More than 20 years of false starts, rejected pitches and casting announcements went nowhere after the release of the second film, with attempts by Columbia (and later, Sony Pictures) to push development forward stalling out due to Murray, Aykroyd and Ramis having long-standing veto contracts, which were put in place during the meeting with Ovitz in Los Angeles in 1989. As chronicled by Midnight's Edge, Ramis' death caused the power balance between the original trio of himself, Reitman and Murray to shift completely, and as detailed in leaked emails from the Sony hack, the studio film chief Amy Pascal essentially pushed Reitman out of the production process by courting Paul Feig in secret. Feig gave Pascal a pitch focusing on an all-female Ghostbusters team in a world where ghosts aren't fully known to the public, and Pascal agreed to start development.
Pre-production was officially announced in October 2014, and Melissa McCarthy, Kristen Wiig, Leslie Jones and Kate McKinnon were announced as the main stars, alongside a production slate that was intended to jumpstart a cinematic universe called Ghost Corps, similar to what Marvel had done with their comic properties. It was revealed soon after that Tom Rothman (who took over from Amy Pascal in the wake of the Sony hack) had cut the film's budget by $15 million just before the start of production. Further e-mail leaks showed that the original film's surviving cast were being aggressively courted by Sony, to the point of threatening to sue Murray if he didn't appear in a cameo role.
Although the progress of production was seemingly peaceful for a few months and filming was held through the summer of 2015, a series of leaks followed that shed light on the frustrations of both the studio and its stars. In February 2016, an anonymous production assistant (posting on forums) wrote a post alleging that there were significant production problems occurring behind the scenes. The poster alleged that McCarthy was getting into fights on-set with Feig, largely because she was a huge fan of the source material and wanted something that was in-line with The Real Ghostbusters animated series. In turn, one of the (unnamed) lead actresses was getting into arguments with McCarthy, and the production crew had to pacify them by giving them equal screentime and lines. The anonymous poster also alleged that the script was reportedly terrible, that the cast and crew were forced to sign non-disclosure agreements to avoid a repeat of the Fantastic Four (2015) situation, and that Wiig and Feig were lamenting the situation they found themselves in.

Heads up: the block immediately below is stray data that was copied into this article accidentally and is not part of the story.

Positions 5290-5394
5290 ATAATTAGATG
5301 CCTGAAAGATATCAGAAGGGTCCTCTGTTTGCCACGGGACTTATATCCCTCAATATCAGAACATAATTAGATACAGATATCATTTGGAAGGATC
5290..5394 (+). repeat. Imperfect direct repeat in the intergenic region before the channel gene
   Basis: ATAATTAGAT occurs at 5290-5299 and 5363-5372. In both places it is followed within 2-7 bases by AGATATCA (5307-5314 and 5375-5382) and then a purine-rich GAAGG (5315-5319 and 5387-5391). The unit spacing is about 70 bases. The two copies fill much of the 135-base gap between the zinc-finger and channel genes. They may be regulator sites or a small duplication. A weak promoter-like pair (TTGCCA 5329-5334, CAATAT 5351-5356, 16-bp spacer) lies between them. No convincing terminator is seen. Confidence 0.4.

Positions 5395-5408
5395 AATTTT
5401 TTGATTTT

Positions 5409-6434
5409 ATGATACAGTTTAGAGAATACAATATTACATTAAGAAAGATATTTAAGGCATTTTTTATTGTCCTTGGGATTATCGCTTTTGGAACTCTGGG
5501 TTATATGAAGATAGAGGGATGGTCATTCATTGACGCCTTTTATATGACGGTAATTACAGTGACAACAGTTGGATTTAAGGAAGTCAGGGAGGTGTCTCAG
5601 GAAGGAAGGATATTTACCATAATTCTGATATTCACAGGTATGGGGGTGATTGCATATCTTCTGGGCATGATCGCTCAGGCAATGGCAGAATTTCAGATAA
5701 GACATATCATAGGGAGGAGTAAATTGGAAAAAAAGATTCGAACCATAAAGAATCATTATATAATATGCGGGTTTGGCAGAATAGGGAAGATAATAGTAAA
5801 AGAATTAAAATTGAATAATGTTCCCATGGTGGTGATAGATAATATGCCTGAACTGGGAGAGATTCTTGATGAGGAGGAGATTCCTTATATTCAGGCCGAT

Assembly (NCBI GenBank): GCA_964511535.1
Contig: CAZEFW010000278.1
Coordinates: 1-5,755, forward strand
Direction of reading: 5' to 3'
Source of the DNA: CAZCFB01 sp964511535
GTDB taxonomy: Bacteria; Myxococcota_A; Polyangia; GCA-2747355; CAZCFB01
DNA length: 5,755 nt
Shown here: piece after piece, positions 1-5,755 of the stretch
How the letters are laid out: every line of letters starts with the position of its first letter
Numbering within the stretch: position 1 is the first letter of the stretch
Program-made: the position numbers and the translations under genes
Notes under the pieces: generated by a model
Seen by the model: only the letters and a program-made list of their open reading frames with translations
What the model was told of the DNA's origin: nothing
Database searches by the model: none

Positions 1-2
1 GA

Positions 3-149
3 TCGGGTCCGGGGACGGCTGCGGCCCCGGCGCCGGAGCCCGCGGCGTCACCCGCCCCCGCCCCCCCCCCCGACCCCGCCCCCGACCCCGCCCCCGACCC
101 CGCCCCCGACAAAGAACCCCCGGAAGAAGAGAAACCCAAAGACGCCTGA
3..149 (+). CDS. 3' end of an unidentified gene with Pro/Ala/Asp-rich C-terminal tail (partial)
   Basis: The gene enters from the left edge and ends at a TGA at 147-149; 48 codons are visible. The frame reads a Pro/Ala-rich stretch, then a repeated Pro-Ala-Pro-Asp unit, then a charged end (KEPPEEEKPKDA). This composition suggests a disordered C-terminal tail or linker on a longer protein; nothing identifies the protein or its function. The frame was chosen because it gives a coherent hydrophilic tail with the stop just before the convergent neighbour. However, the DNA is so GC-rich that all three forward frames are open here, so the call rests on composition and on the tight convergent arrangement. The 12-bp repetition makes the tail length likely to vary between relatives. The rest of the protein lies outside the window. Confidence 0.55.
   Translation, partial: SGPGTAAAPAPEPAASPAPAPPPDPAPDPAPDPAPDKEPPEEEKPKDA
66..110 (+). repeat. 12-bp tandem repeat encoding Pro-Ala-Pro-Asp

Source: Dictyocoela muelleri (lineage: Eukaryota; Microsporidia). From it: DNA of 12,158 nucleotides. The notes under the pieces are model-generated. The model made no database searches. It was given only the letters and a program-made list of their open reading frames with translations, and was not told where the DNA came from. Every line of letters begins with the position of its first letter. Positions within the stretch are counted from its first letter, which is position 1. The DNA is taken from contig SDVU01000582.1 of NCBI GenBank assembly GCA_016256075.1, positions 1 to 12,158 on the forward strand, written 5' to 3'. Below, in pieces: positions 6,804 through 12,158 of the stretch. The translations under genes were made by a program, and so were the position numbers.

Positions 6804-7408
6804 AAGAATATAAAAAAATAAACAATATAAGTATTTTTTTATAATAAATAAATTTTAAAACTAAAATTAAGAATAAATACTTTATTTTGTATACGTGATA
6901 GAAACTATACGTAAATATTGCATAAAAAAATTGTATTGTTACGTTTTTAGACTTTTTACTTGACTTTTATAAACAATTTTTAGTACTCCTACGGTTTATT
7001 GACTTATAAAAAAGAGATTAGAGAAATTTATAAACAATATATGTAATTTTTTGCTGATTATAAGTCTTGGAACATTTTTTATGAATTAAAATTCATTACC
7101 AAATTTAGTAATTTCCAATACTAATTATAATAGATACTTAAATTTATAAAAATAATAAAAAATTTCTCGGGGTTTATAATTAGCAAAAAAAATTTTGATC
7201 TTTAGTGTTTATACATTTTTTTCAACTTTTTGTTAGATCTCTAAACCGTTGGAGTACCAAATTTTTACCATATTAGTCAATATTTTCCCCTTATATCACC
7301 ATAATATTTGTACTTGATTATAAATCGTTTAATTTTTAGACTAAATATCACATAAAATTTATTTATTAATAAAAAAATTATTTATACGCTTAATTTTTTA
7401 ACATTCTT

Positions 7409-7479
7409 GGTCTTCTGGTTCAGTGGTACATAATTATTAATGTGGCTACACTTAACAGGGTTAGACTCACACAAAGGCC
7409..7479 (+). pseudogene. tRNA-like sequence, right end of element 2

The resulting product was a Box Office Bomb, making $229 million worldwide against a $144 million budget. While the movie did make back its budget in the international box office, it struggled to recoup the money spent on advertising, resulting in a $70 million loss for Sony.
Dan Aykroyd had been trying to get a more traditional Ghostbusters 3 off the ground for decades, but he finally retired the idea after Harold Ramis's death, and the feud between Bill Murray and Harold Ramis, along with the former's general disposition towards sequels, certainly didn't help.
Emma Stone and Cecily Strong were considered for lead roles in this movie. Strong ended up playing Jennifer Lynch instead, while Stone doesn't appear at all.
Eliza Dushku was floated around as one of the members of the team with her name cropping up in some early credits works and the actress herself even dressing as a Ghostbuster for Halloween.